The bucket of hot water burbled gently above a gas burner, just behind a weathered wood chopping block. Jutting out from the edge, the ax rose with elegant, curved lines, primeval and practical in function. The preparations were set; today, a living being was going to die.
There had originally been two turkeys at Barbialla Nuova, but the first one had fallen victim to a fox the night before it was slated for slaughter. The second turkey had been given a temporary reprieve because she had just laid a bunch of eggs. Though there was no male turkey in the vicinity and the eggs were unfertilized, Ken kindly snuck a few fertilized chicken eggs into the nest so that the turkey could see a brood of chicks come to fruition. Alas, just as the eggs were about to hatch, the turkey inadvertently crushed the emerging chicks and killed them. And so, the sole remaining turkey on the farm was getting a bit “clucky,” restless and lonely without her friend, and was now due to be given “the chop.”
Aside from my mother killing live lobsters, I had never seen the slaughter of a live animal before, so I asked Ken if I could tag along and watch the process. Bright and early the next morning, we gathered the necessary ax, sharpener, hanging hooks, and a large tub for holding hot water to dip the bird into.
“You can either chop off their heads or twist their necks so that they strangle,” Ken explained, “but I’ve always thought it more decent to do a quick cut. I suppose the end result’s the same though.” He went to the poultry coop and grabbed the turkey by the legs. “Come on girl, I hate to do this, but it’s time to go,” Ken clucked to the turkey. As if she already knew her inevitable fate, she remained calm and dignified as she was placed onto the wooden stump. With a swift motion, Ken swung the ax high and brought it down with a crack. The turkey’s head rolled off onto the ground, and her wings flapped and flapped and flapped, beating the air furiously for a short eternity. A vivid spray of blood littered the ground. Finally, the muscles slowly stiffened and Ken straightened his back, breathing heavily with exertion. “See, the trick is to hold on to the bird’s legs as you do it, or else the body will take off running. Like the saying goes, running around like a headless chicken.” He flipped the bird upside-down, and tied it to a hook to let the blood drain out. The wings gave one last lazy twitch, then shuddered to a stop.
“Ach, just goes to show you can’t trust anybody, eh girl?” Ken sighed. “One minute you’re friends, and the next minute they’re holdin’ a bloody ax to your neck.” I stared at the upturned carcass, dripping with fluids and unrecognizable as meat. After the ground had been hosed down, Ken dunked the turkey in the tub of hot water to open up the pores of the skin. Working as fast as he could, he deftly stripped the turkey of her feathers. The edges of wings were badly scraped, probably from the turkey thrashing against the ground just a few minutes before. Soon, the turkey was entirely nude, and lay against the block like an oversized chicken. “She’s got some fine meat on her,” Ken commented. “Just look at all this fat!”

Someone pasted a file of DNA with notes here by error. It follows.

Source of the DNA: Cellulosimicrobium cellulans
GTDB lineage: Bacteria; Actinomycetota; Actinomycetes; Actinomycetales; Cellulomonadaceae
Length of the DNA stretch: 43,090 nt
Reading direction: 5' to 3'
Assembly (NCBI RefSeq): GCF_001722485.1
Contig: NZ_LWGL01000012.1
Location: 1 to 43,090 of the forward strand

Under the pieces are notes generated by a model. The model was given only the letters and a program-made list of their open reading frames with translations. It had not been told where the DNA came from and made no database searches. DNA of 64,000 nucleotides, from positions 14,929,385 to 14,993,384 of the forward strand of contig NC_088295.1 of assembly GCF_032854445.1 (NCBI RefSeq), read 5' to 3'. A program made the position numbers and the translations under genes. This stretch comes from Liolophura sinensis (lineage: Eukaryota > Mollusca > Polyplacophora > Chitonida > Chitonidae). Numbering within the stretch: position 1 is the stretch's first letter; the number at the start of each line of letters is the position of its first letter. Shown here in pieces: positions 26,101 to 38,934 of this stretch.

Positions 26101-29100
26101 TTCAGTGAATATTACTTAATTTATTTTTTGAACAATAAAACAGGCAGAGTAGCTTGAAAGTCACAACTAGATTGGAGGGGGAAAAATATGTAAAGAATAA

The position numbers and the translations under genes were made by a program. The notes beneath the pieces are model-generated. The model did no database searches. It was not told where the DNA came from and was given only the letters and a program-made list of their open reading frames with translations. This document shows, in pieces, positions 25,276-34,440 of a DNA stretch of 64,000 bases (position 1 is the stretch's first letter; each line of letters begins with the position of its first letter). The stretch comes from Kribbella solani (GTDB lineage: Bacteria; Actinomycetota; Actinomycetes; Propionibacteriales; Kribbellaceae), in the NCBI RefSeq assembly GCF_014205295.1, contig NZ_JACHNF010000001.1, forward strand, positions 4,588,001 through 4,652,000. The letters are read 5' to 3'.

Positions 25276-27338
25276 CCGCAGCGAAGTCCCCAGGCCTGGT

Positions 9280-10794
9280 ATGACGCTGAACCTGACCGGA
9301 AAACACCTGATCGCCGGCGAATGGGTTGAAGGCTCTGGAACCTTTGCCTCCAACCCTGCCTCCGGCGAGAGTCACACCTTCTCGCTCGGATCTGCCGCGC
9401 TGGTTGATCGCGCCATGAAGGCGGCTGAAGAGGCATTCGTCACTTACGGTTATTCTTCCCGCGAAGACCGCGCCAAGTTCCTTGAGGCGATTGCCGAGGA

With a French Opinel knife, Ken began to slice into the turkey. “The important thing is to be very careful that you don’t cut into the intestines,” he said. He pushed his hand into the body cavity and began to feel around the insides. “Here’s the lungs, and here’s her windpipe.” With a loud squelch, he pulled the rest of the guts out and they spilled onto the ground. “Some of this can be eaten, the gizzards and so on, and the rest of it can be used as cat food,” said Ken. “You’ve eaten tripe, right? The stomach lining?” I nodded. Ken teased out the stomach from the mess of entrails and began slicing it open. The undigested last supper of the turkey fell to the ground, along with a mass of stones. “Chickens and turkeys eat small rocks to help them digest food,” explained Ken. “See this white layer? That’s tripe, except they take it from cow stomachs.”
Yasmina walked by with a quick wave before turning away. “You know, she became a vegetarian after she started working here,” said Ken. “I wouldn’t do it myself, but I can understand why people choose not to eat meat. I grew up on a farm so killing our own meat has always been a normal part of life, but at the end of the day, you have to sit back and think about how many animals died so that you keep living. It’s a sacrifice, and all too often people these days don’t have that connection to their food or any inkling about where it comes from.”
We solemnly packed up the equipment and tidied the area. Ken handed me the pile of gizzards to bring back to the kitchen. They were still warm in my palms. “So, would you like to go have a cup of tea now?”